I still don't have a complete understanding of how the bucket works. I can reason that the bottom of the bucket hits a stop to form a seal. I can't understand how the sides of the bucket form a sufficient seal to prevent water from being pushed up between the bucket and the tee until it overflows the top of the bucket. If the sides sealed that well, how is the bucket free enough to drop with just the pull of gravity?
 
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Old 09-10-03, 08:35 AM
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Precision metal work is all I can say.
 
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Old 09-10-03, 08:55 AM
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Ahhh I see now. I would agree that only OEM parts are the way to go.

You have to watch Danco parts. When I was a plumbing pro at Lowe's years back the materials would come shipped broken all the time like index caps and the replacement seat cups for Delta faucets were too big to fit into the openings.


I still use them but in limited items.


I thought for sure in your situation that there was adjustment linkage to make it work up or down if the overflow had adjustment on height from shoe to overflow.


 
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Old 09-10-03, 11:00 AM
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We may be dealing with a red herring here. It's possible that the water is leaking into the woodwork after all. If it were me, I think I would put some silicone on the gap between the drain and the tub and see if this stops the leak If it does, then the water is not going down the drain after all.

Robert
 
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Old 09-10-03, 05:50 PM
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I've tried making a few adjustments to "lower the bucket"..it still has a slow leak..what should I do? I dont really follow the long posts very well..I'm quite a novice
 
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Old 09-10-03, 08:42 PM
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bales,

This is a home-owner's advice. Some more experienced person here -- who has actually worked on 2 of these -- might offer corrections or a better way of proceeding.

First: Let's make sure that we are both talking the same thing. I am assuming that you have no leaks where the water is showing up outside the drain pipes. I am assuming that your only problem is that you cannot prevent the tub from draining. I am also assuming that you have the same drain assembly as the PricePfister Series 19 in brass -- go to their web site and look at the parts explosion if you are not sure: http://www.pricepfister.com/website/...neous-2Rev.pdf. I will use the names in the explosion.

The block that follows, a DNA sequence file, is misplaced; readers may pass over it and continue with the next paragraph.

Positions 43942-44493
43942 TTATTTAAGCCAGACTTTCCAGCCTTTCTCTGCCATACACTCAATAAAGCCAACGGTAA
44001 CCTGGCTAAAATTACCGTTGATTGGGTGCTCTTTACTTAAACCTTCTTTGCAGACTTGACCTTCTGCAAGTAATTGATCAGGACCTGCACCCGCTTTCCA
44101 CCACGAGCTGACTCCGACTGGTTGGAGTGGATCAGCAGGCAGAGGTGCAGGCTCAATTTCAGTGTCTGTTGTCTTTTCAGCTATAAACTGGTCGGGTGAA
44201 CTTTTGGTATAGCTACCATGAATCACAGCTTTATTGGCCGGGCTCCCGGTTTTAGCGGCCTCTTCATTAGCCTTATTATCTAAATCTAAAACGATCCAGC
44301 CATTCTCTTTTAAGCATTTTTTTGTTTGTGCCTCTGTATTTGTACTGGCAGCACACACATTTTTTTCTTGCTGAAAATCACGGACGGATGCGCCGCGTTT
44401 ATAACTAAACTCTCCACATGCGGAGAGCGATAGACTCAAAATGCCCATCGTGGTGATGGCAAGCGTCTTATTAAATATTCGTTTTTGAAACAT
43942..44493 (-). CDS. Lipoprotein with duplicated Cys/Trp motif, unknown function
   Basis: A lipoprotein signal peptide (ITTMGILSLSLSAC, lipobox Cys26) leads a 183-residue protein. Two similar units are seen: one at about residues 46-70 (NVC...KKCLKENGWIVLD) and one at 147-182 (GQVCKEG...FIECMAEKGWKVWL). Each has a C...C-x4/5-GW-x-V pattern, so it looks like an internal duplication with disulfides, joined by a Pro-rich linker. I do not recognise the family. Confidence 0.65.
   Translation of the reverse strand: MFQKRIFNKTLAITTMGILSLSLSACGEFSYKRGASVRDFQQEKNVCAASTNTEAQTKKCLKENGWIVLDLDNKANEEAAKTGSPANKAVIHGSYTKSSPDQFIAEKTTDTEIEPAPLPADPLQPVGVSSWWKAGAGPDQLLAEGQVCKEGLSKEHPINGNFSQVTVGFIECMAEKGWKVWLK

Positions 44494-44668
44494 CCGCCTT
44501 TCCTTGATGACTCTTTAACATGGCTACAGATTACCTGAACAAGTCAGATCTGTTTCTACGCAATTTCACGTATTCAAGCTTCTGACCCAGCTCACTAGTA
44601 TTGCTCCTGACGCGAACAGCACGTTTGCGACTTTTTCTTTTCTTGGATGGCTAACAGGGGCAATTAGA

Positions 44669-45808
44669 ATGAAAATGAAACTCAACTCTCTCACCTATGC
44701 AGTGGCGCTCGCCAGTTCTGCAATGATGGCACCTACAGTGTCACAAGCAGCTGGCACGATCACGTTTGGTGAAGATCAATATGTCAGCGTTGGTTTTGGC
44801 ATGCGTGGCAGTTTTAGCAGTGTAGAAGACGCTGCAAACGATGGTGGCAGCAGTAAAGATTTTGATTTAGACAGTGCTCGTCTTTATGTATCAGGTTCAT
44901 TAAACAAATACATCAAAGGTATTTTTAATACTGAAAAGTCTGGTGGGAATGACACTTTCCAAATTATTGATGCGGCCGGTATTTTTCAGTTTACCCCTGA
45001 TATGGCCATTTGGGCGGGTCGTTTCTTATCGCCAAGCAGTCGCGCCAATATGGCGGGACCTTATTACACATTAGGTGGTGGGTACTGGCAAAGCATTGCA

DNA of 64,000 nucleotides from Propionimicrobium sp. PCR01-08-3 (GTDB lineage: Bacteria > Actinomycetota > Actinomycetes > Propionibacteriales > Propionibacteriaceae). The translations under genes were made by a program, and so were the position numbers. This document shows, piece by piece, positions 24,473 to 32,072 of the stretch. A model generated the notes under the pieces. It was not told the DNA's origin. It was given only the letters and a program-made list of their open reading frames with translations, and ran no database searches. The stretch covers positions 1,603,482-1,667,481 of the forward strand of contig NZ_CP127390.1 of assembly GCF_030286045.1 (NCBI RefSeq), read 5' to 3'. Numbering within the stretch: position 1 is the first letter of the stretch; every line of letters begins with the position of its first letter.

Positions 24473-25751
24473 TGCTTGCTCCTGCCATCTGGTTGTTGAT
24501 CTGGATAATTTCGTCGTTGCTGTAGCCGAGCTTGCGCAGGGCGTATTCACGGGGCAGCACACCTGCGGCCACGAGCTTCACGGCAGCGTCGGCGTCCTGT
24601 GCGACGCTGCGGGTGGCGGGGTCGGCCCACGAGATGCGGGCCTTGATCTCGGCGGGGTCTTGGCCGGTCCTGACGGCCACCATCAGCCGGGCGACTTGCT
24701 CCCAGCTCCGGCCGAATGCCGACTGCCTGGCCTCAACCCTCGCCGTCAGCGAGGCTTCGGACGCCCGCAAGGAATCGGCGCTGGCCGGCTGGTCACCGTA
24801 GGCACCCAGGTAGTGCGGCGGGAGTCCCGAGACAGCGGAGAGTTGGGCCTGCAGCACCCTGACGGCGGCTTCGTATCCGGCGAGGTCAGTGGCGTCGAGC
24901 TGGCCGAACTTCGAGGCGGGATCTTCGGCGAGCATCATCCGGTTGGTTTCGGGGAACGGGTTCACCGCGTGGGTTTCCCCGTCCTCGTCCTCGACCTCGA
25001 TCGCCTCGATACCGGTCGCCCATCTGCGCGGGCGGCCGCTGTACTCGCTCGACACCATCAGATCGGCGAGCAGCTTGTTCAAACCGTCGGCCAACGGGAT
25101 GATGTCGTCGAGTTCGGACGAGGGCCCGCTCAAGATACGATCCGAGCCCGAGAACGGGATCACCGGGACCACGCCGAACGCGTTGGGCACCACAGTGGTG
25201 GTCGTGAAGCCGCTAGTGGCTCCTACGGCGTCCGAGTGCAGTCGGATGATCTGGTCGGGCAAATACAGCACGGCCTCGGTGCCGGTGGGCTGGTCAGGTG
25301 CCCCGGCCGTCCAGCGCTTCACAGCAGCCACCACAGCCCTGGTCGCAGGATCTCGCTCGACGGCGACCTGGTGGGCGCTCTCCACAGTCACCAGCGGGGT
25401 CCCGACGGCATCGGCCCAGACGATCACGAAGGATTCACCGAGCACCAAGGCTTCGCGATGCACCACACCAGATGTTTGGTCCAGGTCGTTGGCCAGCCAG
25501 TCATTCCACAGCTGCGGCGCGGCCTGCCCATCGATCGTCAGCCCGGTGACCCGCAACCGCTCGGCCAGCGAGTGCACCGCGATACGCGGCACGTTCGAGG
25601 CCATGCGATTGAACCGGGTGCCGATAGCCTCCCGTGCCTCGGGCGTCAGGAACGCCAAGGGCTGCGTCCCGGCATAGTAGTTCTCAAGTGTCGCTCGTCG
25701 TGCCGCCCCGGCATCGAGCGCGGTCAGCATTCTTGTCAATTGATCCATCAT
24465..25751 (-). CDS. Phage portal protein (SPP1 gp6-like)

Second: My guess is that the replacement part sucks. I looked at Danco parts after I had my problem and found significant differences in how the bottom of the tripwaste bucket was finished. Also, mine didn't work and the original part did.


To test:

1) Remove the Overflow Plate Assembly and Tripwaste assembly. Pull the cotter pin (clevis pin?) to disconnect the Overflow plate from the tripwaste clevis.

2) Run a sturdy and flexible wire through the holes in the tripwaste clevis. Twist the wire around itself a bit to make sure that you cannot pull it off the clevis.

3) Put the tripwaste assembly back into the overflow drain tube and lower it until it stops. The top of the clevis should just be visible inside the overflow tube. Make sure that the wire is not going to disappear down the tube.

4) Put about 2" of water into the tub and measure depth. Listen for water draining or dripping down the waste tube.

5) Have a beer or go to church -- your choice.

6) Check water level. If it is the same, your tripwaste assembly and waste tee are OK, you just need to adjust the tripwaste rod.

7) If you are losing water, I don't think there will be a right adjustment. In this case you either need to get someone in who knows what he/she (well, I am in Calfornia) is doing and can fix it right. As an alternative you can go to a GOOD plumbing supply store and get the correct OEM part for your waste assembly.


To adjust: